The Chancellor's decision to scrap plans for a long-term comprehensive spending review due to the coronavirus pandemic has been criticised by former defence chiefs.
Lord West of Spithead, former first sea lord, said the decision to opt for a one-year review instead would be "very damaging to defence".
At Lords question time, Lord West said military equipment procurement was a relatively long-term business and a clear statement was needed on how ministers saw the UK's position in the world.
The Labour peer called for a foreign policy review early next year to take account of "which way the US is heading" and future relationships with the EU.
Foreign Office minister Lord Ahmad of Wimbledon said his department was pursuing international priorities in an integrated manner.
Former chief of the defence staff Lord Stirrup said a number of pending defence capital investment programmes were crucial to both the UK's future military capability and the "prosperity agenda" but a one-year financial settlement "risks crippling them".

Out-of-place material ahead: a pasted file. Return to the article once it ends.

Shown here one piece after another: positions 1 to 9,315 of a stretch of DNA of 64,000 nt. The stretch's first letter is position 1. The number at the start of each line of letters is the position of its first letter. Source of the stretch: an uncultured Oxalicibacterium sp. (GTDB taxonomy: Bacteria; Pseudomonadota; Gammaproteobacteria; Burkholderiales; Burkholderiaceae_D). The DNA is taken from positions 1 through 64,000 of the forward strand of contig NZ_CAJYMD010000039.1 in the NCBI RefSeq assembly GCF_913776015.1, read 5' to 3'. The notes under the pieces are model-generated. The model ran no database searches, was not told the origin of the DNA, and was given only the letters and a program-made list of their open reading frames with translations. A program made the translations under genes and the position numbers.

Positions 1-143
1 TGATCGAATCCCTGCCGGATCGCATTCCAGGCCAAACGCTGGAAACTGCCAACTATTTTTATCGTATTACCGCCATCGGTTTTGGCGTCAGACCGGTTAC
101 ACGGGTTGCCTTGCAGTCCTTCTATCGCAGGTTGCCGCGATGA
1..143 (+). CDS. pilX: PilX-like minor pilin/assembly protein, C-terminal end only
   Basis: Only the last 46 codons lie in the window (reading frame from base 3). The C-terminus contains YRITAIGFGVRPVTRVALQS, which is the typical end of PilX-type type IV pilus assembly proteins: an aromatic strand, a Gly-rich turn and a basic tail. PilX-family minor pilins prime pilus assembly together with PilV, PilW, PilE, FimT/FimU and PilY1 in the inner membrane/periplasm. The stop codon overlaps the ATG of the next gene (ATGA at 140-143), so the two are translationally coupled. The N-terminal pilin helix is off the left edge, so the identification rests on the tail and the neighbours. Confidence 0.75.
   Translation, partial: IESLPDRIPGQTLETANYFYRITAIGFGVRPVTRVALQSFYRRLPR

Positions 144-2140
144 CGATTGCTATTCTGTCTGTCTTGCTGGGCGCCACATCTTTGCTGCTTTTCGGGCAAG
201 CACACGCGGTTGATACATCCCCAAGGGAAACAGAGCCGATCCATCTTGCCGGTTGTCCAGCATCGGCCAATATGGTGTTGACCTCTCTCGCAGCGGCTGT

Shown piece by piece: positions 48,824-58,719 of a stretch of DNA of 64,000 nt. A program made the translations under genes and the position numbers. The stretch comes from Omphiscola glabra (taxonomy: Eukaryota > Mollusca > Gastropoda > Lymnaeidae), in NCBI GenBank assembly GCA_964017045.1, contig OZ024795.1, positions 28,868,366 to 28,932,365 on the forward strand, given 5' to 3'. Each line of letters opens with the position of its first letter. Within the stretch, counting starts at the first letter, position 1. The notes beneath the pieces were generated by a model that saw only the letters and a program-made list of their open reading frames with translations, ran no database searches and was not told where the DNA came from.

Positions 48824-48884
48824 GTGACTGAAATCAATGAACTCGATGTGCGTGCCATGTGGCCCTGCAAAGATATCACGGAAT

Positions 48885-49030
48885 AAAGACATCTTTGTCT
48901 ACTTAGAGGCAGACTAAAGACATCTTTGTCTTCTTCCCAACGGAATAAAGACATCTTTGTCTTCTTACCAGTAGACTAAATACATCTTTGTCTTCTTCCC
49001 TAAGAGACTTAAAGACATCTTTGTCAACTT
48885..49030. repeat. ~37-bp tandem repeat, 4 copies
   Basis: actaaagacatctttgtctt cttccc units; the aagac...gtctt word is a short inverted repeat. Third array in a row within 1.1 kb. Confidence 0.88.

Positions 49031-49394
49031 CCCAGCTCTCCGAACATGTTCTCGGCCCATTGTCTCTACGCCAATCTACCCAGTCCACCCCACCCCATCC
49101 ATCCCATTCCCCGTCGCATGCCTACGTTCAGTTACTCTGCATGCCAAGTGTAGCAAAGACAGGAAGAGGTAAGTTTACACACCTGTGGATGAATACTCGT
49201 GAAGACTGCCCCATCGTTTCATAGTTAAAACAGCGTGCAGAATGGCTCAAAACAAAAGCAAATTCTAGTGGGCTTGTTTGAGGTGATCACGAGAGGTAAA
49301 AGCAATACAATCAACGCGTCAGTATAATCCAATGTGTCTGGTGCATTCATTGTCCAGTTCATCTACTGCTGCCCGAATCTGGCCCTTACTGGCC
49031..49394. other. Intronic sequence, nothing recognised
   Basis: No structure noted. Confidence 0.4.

Lord Stirrup said such important strategic issues must be decided by "informed debate and not pre-empted by short-term Treasury fiat".
Lord Ahmad said the Government continued to "stand by" the Armed Forces and was investing an additional £2.2bn in defence over this year and next.
Lord Craig of Radley, another former chief of defence staff and independent crossbench peer, said a nuclear deterrent lacked credibility unless underpinned by modern conventional capabilities.
He said the current resilience and fighting strength of the three armed services was "less than adequate" and must be improved rapidly as part of the review.
Lord Ahmad said the increased funding underlined the importance and priority the Government attached to defence capabilities.
The Treasury recently announced its spending review would be reduced to one year from three, causing the Government to consider the implications for the completion of the Integrated Review.
Defence Secretary Ben Wallace told the House of Commons on Monday the Integrated Review's future will be discussed in more detail "once we have thought through those consequences" of the Treasury's announcement.
The Integrated Review was expected to be published in mid to late-November 2020, in parallel with the cross-Government Comprehensive Spending Review (CSR).
It was temporarily paused in April due to the coronavirus pandemic but resumed in June.
At its launch in February, it was described as the largest review into British defence, foreign and security policy since the end of the Cold War.
Cover image: PA.